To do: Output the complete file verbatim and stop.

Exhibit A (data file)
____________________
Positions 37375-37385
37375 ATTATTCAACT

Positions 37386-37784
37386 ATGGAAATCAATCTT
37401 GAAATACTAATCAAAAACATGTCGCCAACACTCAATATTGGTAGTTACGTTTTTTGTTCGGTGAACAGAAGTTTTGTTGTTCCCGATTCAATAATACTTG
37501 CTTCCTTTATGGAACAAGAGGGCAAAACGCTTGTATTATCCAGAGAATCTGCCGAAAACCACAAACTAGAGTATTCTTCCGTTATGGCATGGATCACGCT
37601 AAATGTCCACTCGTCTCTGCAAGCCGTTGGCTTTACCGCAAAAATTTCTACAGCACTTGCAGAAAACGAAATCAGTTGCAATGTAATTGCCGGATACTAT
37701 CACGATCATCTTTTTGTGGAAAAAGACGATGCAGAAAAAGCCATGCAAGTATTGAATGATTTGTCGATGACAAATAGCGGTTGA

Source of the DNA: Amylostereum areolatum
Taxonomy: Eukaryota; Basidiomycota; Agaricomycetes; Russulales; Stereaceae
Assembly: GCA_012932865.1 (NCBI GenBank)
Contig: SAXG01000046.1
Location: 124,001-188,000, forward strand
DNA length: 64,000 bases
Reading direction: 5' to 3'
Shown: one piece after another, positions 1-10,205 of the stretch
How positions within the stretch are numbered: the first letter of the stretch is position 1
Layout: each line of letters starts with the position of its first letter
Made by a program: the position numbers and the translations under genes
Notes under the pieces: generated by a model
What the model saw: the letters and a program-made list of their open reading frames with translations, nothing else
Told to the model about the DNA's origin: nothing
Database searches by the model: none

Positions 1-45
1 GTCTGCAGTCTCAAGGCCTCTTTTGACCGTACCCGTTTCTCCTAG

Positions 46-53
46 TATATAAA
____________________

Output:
Positions 37375-37385
37375 ATTATTCAACT

Positions 37386-37784
37386 ATGGAAATCAATCTT
37401 GAAATACTAATCAAAAACATGTCGCCAACACTCAATATTGGTAGTTACGTTTTTTGTTCGGTGAACAGAAGTTTTGTTGTTCCCGATTCAATAATACTTG
37501 CTTCCTTTATGGAACAAGAGGGCAAAACGCTTGTATTATCCAGAGAATCTGCCGAAAACCACAAACTAGAGTATTCTTCCGTTATGGCATGGATCACGCT
37601 AAATGTCCACTCGTCTCTGCAAGCCGTTGGCTTTACCGCAAAAATTTCTACAGCACTTGCAGAAAACGAAATCAGTTGCAATGTAATTGCCGGATACTAT
37701 CACGATCATCTTTTTGTGGAAAAAGACGATGCAGAAAAAGCCATGCAAGTATTGAATGATTTGTCGATGACAAATAGCGGTTGA

Source of the DNA: Amylostereum areolatum
Taxonomy: Eukaryota; Basidiomycota; Agaricomycetes; Russulales; Stereaceae
Assembly: GCA_012932865.1 (NCBI GenBank)
Contig: SAXG01000046.1
Location: 124,001-188,000, forward strand
DNA length: 64,000 bases
Reading direction: 5' to 3'
Shown: one piece after another, positions 1-10,205 of the stretch
How positions within the stretch are numbered: the first letter of the stretch is position 1
Layout: each line of letters starts with the position of its first letter
Made by a program: the position numbers and the translations under genes
Notes under the pieces: generated by a model
What the model saw: the letters and a program-made list of their open reading frames with translations, nothing else
Told to the model about the DNA's origin: nothing
Database searches by the model: none

Positions 1-45
1 GTCTGCAGTCTCAAGGCCTCTTTTGACCGTACCCGTTTCTCCTAG

Positions 46-53
46 TATATAAA